To simplify workflow management, most businesses opt for a workflow management system. This type of software makes it easy to set up and oversee a workflow, so inefficient processes can be uncovered and subsequently eliminated.
While workflow management adds value to virtually any organization, it’s particularly useful for businesses that utilize complex processes, requiring a lot of back-and-forth among various departments.
Why is workflow management important?
The benefits of workflow management cannot be overstated. Here are some of the main ones:
When a workflow is clearly defined, it becomes easy to see where in a process things become unwieldy, confusing, or just plain time-consuming. Once these issues are pinpointed, companies have the opportunity to streamline operations, resulting in greater efficiency.
Better decision making
The best business decisions are made with a clear understanding of the way things are done currently. When company stakeholders have the opportunity to view workflows in their entirety, they can more easily identify procedural bottlenecks. As a result, stakeholders develop a clear understanding of what needs to change and why, which naturally results in better decision making.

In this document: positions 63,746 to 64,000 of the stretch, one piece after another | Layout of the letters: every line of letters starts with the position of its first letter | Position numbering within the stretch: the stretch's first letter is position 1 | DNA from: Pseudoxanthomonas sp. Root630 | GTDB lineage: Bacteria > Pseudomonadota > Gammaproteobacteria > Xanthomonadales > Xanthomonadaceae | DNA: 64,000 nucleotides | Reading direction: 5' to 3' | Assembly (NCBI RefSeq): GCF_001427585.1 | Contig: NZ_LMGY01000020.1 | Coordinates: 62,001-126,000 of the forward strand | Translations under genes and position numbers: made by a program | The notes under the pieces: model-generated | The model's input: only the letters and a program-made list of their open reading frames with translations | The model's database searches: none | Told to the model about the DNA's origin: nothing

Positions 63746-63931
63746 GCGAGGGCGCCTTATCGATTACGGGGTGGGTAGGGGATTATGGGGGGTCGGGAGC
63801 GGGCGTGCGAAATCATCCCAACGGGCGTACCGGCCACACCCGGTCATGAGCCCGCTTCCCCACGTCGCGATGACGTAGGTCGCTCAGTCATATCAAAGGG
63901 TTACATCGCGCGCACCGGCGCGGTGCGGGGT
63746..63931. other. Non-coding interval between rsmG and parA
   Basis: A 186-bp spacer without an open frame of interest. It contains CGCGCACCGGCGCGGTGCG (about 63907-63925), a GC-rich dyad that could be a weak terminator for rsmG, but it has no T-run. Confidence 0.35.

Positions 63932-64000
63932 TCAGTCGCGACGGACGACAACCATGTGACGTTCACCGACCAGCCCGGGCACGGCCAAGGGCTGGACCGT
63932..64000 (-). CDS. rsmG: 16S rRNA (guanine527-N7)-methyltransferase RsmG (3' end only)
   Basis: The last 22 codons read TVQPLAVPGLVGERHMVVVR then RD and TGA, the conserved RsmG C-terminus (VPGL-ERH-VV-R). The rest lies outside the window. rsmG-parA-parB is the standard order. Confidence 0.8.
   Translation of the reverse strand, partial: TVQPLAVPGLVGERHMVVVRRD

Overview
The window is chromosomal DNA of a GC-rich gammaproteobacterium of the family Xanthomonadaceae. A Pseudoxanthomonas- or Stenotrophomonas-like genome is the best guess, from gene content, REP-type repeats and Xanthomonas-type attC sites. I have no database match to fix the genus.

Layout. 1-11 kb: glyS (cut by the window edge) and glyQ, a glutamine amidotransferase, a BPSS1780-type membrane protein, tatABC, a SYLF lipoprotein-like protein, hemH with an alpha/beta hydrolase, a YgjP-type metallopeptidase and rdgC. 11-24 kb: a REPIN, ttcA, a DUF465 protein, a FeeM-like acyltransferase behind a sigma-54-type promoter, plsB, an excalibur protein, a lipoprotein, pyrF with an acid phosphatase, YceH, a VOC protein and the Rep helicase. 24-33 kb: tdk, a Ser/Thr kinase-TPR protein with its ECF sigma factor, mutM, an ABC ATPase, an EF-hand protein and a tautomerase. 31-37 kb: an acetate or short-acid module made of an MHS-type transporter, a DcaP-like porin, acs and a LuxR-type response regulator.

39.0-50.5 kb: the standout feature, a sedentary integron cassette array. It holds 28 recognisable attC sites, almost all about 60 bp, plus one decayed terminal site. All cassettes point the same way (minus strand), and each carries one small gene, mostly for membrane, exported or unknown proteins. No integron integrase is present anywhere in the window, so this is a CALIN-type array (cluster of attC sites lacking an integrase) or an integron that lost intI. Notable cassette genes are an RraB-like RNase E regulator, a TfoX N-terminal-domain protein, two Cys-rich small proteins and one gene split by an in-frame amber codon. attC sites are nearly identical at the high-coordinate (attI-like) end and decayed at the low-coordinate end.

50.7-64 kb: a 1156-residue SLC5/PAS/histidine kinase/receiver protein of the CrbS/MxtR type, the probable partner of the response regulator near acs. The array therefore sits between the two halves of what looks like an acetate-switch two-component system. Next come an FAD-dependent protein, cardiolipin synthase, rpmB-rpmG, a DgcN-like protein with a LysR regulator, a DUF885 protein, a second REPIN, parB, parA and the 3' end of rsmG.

Because workflow management presents the means for easily analyzing key business processes, companies have a roadmap of sorts for improving operations. And, all things being equal, a company that streamlines its activities has a distinct advantage over competitors that take a more haphazard approach.
Without a well-defined workflow, companies run the risk of doing things differently each time they’re confronted with the same decision. Unfortunately, the need to “return to the drawing board” slows activities down, decreasing productivity.
Clearer work responsibilities